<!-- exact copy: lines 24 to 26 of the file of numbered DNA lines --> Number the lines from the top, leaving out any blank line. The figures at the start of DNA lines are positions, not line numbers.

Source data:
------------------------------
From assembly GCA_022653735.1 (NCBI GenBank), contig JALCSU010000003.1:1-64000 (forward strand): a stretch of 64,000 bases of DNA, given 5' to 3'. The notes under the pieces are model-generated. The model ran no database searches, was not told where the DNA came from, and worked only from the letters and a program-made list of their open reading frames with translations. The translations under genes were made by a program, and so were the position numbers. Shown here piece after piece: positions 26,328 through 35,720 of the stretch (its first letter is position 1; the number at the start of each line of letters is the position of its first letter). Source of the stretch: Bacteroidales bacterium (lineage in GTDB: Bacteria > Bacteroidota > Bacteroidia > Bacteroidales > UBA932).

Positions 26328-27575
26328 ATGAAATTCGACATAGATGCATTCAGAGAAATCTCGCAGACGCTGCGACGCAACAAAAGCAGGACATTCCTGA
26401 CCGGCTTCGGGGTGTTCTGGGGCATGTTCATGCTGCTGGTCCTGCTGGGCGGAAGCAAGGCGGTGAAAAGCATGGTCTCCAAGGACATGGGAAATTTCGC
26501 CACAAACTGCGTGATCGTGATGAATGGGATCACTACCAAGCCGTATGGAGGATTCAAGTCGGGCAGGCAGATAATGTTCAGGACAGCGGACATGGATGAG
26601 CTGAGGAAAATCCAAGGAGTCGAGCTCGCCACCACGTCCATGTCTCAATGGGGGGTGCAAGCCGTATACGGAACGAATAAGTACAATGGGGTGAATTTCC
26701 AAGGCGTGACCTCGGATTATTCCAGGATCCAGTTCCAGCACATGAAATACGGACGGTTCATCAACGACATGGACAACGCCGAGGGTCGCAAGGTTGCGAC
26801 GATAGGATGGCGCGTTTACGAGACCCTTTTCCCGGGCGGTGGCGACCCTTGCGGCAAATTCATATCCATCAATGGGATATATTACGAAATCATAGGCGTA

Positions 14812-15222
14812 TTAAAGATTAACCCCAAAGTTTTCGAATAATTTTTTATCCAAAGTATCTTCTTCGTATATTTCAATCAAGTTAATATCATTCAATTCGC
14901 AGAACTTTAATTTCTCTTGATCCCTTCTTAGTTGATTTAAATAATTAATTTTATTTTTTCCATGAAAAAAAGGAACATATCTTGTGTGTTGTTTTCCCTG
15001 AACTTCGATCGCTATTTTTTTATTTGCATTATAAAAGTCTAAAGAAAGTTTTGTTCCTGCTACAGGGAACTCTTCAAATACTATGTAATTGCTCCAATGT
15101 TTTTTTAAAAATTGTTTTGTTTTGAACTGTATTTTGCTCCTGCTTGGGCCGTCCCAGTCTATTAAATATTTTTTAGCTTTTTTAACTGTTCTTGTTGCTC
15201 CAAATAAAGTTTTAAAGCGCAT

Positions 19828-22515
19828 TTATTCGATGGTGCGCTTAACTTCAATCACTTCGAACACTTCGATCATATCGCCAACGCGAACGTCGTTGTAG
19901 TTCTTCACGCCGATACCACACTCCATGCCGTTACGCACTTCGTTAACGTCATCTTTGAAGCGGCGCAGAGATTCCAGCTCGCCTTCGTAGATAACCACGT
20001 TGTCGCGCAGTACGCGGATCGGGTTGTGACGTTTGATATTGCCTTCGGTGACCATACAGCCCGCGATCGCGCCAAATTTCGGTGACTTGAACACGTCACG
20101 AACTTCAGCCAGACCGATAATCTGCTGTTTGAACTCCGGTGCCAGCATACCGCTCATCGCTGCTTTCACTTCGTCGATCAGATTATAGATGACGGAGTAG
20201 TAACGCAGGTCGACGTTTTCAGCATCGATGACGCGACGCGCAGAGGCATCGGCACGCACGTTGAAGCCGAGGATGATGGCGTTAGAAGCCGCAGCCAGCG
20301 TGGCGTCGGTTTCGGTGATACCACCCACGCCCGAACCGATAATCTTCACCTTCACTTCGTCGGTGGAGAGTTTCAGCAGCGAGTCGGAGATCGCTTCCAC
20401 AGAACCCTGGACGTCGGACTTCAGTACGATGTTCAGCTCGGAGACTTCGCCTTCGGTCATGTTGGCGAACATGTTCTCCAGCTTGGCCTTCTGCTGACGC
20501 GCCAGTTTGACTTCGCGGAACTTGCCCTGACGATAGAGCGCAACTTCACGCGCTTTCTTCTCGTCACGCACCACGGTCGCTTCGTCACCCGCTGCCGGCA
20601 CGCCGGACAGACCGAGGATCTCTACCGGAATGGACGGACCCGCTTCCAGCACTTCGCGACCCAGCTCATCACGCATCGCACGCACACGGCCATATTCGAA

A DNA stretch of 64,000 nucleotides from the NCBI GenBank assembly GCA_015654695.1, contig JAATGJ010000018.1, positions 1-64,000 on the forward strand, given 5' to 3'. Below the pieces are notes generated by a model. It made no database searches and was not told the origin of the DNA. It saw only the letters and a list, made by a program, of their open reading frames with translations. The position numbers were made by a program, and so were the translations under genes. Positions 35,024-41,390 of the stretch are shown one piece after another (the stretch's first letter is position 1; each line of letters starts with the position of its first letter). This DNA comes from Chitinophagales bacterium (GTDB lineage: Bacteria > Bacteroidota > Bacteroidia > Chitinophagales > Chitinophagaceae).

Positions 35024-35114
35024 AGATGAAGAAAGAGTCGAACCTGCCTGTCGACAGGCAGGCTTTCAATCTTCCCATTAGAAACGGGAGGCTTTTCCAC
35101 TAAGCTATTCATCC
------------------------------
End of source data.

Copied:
20601 CGCCGGACAGACCGAGGATCTCTACCGGAATGGACGGACCCGCTTCCAGCACTTCGCGACCCAGCTCATCACGCATCGCACGCACACGGCCATATTCGAA

A DNA stretch of 64,000 nucleotides from the NCBI GenBank assembly GCA_015654695.1, contig JAATGJ010000018.1, positions 1-64,000 on the forward strand, given 5' to 3'. Below the pieces are notes generated by a model. It made no database searches and was not told the origin of the DNA. It saw only the letters and a list, made by a program, of their open reading frames with translations. The position numbers were made by a program, and so were the translations under genes. Positions 35,024-41,390 of the stretch are shown one piece after another (the stretch's first letter is position 1; each line of letters starts with the position of its first letter). This DNA comes from Chitinophagales bacterium (GTDB lineage: Bacteria > Bacteroidota > Bacteroidia > Chitinophagales > Chitinophagaceae).

Positions 35024-35114